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In Vivo Curative and Antacid Effects of Cameroonian Clay (MY41g) on Chronic and "Unhealed" Gastric Ulcers in Rats

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This study evaluated the in vivo curative and antacid effects of MY41g clay on chronic and "unhealed" gastric ulcers in rats. Chronic gastric ulcers were induced by injecting 0.05 mL of acetic acid (30%) into the stomach wall. From day 5-14 after induction of ulcers, rats were treated daily with MY41g clay (125 and 250 mg/kg). For "Unhealed" gastric ulcers, from day 5-18 rats received MY41g clay orally concomitantly with indomethacin (1 mg/kg/day) subcutaneously. The ulcer index, percentage of healing, mucus secretion, histological parameters, oxidative stress parameters and gastric acidity were assessed. Treatment with clay solution for 10 days resulted in accelerated spontaneous healing of chronic gastric ulcers (83.69-90.2%). However, indomethacin administration did not induce significant variations in the percentage of healing (89.23-91.66%) in rats. For both ulcer models performed, ulcer healing was accompanied by a significant increase (p<0.001) of mucus secretion at the highest dose. Clay increased concentrations of antioxidant enzymes and decreased gastric acidity and lipid peroxidation. Administration of clay accelerated the spontaneous healing of both induction models. The mode of action of the clay could involve increased gastric mucus production, gastric mucosal re-epithelialization, improved antioxidant status and gastric acid neutralization. MY41g clay can be used as antacids in the ulcer treatment regime.
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Cite this Article as: J.F. Emakoua, A.P. Amang, C. Banenzoue, C. Mezui, G.T. Siwe, P.V. Tan, G.E. Enow-Orock, In-vivo curative and antacid effects of cameroonian clay (MY41g) on chronic and “unhealed"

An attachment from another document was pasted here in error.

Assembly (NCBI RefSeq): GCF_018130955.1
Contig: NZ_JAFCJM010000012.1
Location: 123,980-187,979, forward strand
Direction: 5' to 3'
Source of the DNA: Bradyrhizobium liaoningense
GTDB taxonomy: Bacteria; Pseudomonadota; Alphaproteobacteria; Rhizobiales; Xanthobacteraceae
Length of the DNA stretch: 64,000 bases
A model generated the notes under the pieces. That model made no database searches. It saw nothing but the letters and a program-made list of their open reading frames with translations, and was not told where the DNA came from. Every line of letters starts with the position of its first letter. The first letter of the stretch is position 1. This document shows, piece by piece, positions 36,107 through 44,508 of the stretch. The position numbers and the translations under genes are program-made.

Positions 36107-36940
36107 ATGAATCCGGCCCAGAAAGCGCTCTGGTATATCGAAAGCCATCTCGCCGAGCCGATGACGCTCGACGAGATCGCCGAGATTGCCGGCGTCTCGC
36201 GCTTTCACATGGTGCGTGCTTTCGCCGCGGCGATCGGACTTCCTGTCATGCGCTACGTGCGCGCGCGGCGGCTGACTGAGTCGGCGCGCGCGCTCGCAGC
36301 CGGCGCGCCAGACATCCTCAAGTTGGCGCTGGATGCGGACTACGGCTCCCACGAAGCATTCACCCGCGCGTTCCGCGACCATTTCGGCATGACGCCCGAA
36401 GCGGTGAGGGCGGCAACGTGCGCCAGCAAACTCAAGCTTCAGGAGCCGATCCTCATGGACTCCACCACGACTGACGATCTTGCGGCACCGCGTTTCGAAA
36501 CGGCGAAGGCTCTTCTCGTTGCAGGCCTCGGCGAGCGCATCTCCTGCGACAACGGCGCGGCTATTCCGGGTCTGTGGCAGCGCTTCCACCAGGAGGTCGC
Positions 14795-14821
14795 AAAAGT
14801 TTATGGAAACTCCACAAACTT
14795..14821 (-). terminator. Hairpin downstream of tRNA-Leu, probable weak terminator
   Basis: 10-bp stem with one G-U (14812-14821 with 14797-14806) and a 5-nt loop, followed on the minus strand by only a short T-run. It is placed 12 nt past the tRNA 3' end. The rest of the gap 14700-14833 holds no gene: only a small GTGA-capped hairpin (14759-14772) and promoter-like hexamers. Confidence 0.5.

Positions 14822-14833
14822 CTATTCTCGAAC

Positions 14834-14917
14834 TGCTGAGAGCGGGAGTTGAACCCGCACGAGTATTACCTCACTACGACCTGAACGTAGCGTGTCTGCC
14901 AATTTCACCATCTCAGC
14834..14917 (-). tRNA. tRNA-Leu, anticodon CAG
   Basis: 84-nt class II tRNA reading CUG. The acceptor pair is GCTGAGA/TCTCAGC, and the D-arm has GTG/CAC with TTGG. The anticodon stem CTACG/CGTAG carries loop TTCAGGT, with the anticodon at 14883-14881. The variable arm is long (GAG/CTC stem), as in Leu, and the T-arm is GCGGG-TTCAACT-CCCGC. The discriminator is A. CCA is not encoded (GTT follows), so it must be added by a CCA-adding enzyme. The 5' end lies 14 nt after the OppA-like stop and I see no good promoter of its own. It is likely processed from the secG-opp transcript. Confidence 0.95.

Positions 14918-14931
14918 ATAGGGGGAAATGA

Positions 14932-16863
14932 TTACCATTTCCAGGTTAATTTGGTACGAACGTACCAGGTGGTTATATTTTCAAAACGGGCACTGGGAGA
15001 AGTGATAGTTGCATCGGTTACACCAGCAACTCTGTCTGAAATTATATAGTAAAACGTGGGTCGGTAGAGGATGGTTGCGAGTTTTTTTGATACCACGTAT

gastric ulcers in rats, J. Pharm. Med. Res. 5(1) (2020) 9399.
https://doi.org/10.30799/jpmr.048.20050103
J. Pharm. Med. Res. - Volume 5 Issue 1 (2020) 9399
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A R T I C L E D E T A I L S
A B S T R A C T
Article history:
Received 21 July 2020
Accepted 08 August 2020
Available online 13 September 2020
This study evaluated the in vivo curative and antacid effects of MY41g clay on chronic and “unhealed"
gastric ulcers in rats. Chronic gastric ulcers were induced by injecting 0.05 mL of acetic acid (30%) into
the stomach wall. From day 5-14 after induction of ulcers, rats were treated daily with MY41g clay (125
and 250 mg/kg). For “Unhealed" gastric ulcers, from day 5-18 rats received MY41g clay orally
concomitantly with indomethacin (1 mg/kg/day) subcutaneously. The ulcer index, percentage of
healing, mucus secretion, histological parameters, oxidative stress parameters and gastric acidity were
assessed. Treatment with clay solution for 10 days resulted in accelerated spontaneous healing of
chronic gastric ulcers (83.69-90.2%). However, indomethacin administration did not induce significant